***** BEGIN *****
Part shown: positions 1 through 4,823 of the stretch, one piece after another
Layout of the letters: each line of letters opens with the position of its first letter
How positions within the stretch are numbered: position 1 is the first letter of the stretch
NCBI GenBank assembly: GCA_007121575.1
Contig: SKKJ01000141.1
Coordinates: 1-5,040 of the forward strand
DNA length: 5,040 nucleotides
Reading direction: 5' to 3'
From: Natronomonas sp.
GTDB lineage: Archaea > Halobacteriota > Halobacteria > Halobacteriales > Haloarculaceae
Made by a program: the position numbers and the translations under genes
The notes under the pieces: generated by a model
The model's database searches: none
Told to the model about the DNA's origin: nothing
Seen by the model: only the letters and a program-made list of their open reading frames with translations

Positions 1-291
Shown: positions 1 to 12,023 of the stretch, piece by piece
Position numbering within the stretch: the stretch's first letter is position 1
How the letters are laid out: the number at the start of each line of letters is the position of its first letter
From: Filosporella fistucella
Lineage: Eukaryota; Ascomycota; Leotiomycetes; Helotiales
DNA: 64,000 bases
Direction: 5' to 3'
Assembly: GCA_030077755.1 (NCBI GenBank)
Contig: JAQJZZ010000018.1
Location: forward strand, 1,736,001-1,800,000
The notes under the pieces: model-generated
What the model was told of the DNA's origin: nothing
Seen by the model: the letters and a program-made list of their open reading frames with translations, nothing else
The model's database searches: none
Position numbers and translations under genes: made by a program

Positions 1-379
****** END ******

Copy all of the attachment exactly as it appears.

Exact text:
Part shown: positions 1 through 4,823 of the stretch, one piece after another
Layout of the letters: each line of letters opens with the position of its first letter
How positions within the stretch are numbered: position 1 is the first letter of the stretch
NCBI GenBank assembly: GCA_007121575.1
Contig: SKKJ01000141.1
Coordinates: 1-5,040 of the forward strand
DNA length: 5,040 nucleotides
Reading direction: 5' to 3'
From: Natronomonas sp.
GTDB lineage: Archaea > Halobacteriota > Halobacteria > Halobacteriales > Haloarculaceae
Made by a program: the position numbers and the translations under genes
The notes under the pieces: generated by a model
The model's database searches: none
Told to the model about the DNA's origin: nothing
Seen by the model: only the letters and a program-made list of their open reading frames with translations

Positions 1-291
Shown: positions 1 to 12,023 of the stretch, piece by piece
Position numbering within the stretch: the stretch's first letter is position 1
How the letters are laid out: the number at the start of each line of letters is the position of its first letter
From: Filosporella fistucella
Lineage: Eukaryota; Ascomycota; Leotiomycetes; Helotiales
DNA: 64,000 bases
Direction: 5' to 3'
Assembly: GCA_030077755.1 (NCBI GenBank)
Contig: JAQJZZ010000018.1
Location: forward strand, 1,736,001-1,800,000
The notes under the pieces: model-generated
What the model was told of the DNA's origin: nothing
Seen by the model: the letters and a program-made list of their open reading frames with translations, nothing else
The model's database searches: none
Position numbers and translations under genes: made by a program

Positions 1-379